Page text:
3.
Conflict Minerals Due Diligence Process.

KEYW’s Conflict Minerals due diligence measures have been designed to conform in all material respects with the framework in the Organization for Economic Co-operation and Development (OECD) Due Diligence Guidance for Responsible Supply Chains of Minerals from Conflict-Affected and High-Risk Areas (the “OECD Guidance”) and the related Supplements for gold and for tin, tantalum and tungsten, and are summarized below.

(a)
Establish Strong Company Management Systems.

KEYW plans to continue to establish strong company management systems through the development of policies, processes, and awareness in corporate management that flows down through KEYW’s sectors. KEYW’s systems will include creating a firm statement on the Company’s position on the use of conflict minerals and the continued reliance on the KEYW Conflict Minerals Committee.

KEYW’s Position on the Use of Conflict Minerals

KEYW has adopted the following Conflict Minerals Statement:

KEYW is committed to conducting its business activities in accordance with the highest legal and ethical standards. This commitment is reflected in the Company’s Code of Business Conduct, which is provided on KEYW’s website, corporate intranet, and is updated from time to time to conform with changes to laws, regulations, and industry standards. Thus, the Company is committed to sourcing materials from suppliers that share KEYW values, and KEYW expects suppliers to also comply with applicable legislation and regulations related to ethical sourcing of materials in an effort to prevent contributing to human rights abuses.

The legislation and regulation applicable to ethical sourcing include section 1502 of the Dodd- Frank Wall Street Reform and Consumer Protection Act. Relatedly, the U.S. Securities and Exchange Commission (SEC) approved a final rule regarding the sourcing of Conflict Minerals from Covered Countries. Under the rule, publicly traded companies must annually report to the SEC, beginning on May 31, 2014, the presence of Conflict Minerals originating from Covered Countries in the products they manufacture or contract to manufacture if the Contract Minerals are necessary for the functionality or production of a product, and whether such Conflict Minerals may be sourced from recycled or scrap materials.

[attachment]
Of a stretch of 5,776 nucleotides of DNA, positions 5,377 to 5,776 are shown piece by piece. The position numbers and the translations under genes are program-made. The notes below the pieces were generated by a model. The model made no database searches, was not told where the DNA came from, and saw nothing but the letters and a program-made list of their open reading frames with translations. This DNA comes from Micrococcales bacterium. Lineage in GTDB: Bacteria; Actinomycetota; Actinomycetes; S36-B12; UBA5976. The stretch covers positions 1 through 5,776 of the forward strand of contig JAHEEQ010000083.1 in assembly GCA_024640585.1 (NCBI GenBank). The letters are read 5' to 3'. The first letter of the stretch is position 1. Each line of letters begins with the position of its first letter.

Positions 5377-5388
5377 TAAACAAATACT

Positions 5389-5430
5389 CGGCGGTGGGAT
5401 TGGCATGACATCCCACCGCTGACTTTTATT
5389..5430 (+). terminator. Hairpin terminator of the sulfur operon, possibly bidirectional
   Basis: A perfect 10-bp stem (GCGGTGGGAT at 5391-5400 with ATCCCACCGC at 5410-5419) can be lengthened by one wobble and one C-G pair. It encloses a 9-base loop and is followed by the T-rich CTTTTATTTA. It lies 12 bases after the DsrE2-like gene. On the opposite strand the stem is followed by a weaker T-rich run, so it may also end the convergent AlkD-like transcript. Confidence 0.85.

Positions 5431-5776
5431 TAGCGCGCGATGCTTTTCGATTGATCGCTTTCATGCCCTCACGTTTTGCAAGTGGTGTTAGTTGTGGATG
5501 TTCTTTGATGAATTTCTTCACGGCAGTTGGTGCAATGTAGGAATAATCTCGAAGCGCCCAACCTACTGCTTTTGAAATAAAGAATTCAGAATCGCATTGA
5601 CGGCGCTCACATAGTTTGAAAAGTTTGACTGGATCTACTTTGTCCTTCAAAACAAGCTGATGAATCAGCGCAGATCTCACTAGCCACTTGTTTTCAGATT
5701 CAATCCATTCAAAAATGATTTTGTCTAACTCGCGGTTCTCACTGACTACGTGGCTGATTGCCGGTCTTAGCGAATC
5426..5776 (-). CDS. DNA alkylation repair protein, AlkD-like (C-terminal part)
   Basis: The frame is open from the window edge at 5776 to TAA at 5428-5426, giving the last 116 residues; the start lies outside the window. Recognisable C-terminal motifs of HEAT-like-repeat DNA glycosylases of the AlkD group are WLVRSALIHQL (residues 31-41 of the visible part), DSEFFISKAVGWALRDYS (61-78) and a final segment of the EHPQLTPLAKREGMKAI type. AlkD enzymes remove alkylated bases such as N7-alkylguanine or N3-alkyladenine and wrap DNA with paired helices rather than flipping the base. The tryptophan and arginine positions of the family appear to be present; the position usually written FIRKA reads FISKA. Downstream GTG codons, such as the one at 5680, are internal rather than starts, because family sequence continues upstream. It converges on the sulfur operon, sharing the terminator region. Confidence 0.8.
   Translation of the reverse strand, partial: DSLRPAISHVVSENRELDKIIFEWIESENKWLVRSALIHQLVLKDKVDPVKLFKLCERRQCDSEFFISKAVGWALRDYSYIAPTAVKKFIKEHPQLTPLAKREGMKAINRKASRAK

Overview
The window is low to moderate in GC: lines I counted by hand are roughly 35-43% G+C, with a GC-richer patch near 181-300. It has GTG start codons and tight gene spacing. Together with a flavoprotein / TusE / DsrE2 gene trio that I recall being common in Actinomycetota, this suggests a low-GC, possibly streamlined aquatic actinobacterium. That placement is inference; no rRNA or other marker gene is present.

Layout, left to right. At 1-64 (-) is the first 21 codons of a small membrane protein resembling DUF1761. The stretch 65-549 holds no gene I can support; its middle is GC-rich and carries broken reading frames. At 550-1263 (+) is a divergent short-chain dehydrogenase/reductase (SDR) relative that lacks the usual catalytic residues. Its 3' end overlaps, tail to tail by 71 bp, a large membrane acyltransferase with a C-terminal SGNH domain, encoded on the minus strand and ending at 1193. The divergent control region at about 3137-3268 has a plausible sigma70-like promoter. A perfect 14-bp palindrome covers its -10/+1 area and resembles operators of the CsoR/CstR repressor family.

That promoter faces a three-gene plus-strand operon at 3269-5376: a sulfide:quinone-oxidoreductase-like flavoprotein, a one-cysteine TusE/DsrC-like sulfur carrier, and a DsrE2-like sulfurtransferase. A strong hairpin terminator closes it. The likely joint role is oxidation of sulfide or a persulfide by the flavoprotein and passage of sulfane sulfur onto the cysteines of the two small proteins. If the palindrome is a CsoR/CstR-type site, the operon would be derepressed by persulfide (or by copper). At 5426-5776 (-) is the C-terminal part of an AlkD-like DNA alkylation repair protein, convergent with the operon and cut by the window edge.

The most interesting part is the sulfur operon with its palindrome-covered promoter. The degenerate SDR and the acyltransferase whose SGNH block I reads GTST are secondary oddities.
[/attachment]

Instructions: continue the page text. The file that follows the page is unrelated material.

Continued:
KEYW is engaged in creating a comprehensive process to meet the obligations, including taking steps to increase the Company’s supply chain due diligence measures and internal controls for Conflict Minerals. KEYW is creating due diligence techniques based on the industry and on internal research that will continue to assess whether materials KEYW purchases contain Conflict Minerals. Where appropriate, KEYW plans to collect sourcing information through industry standard formats.

Concerns regarding KEYW’s Conflict Minerals process, statements, and/or policy or any potential violations may be reported through KEYW’s Compliance Helpline.


The Conflict Minerals Committee.
KEYW established a cross-functional Conflict Minerals Committee (the “Committee”) to administer efforts to support the goals and objectives of the Act. The Committee consists of the Chief Financial Officer, General Counsel, Director of Ethics & Compliance, and Vice President of Corporate Contracts and Purchasing.
The Committee is responsible for identifying and assessing risks in the supply chain as well as designing and implementing company-planned strategies to reduce the risks in the future:
Suppliers . The Committee consults with KEYW personnel and departments as necessary to make




recommendations on the use of Suppliers; updates, sends, and reviews the Vendor Certification Forms; and reviews the actions of the KEYW Purchasing Department staff that are responsible for Supplier management.
Products . The Committee reviews KEYW’s products and production processes to identify any necessary potential Conflict Minerals.
Recordkeeping. The Committee provides the KEYW Purchasing Department with updated Vendor Certification Forms and directs the Purchasing Department to send them to KEYW Suppliers. Among other things, the Vendor Certification Form includes clauses where the Supplier certifies the following:
1.
Supplier has not provided nor will it provide any Conflict Minerals from Covered Countries to KEYW; or
2.
Supplier has provided Conflict Minerals from Covered Countries to KEYW and has determined that the Conflict Minerals originate from a recycler or scrap supplier; or
3.
Supplier has provided Conflict Minerals from Covered Countries to KEYW.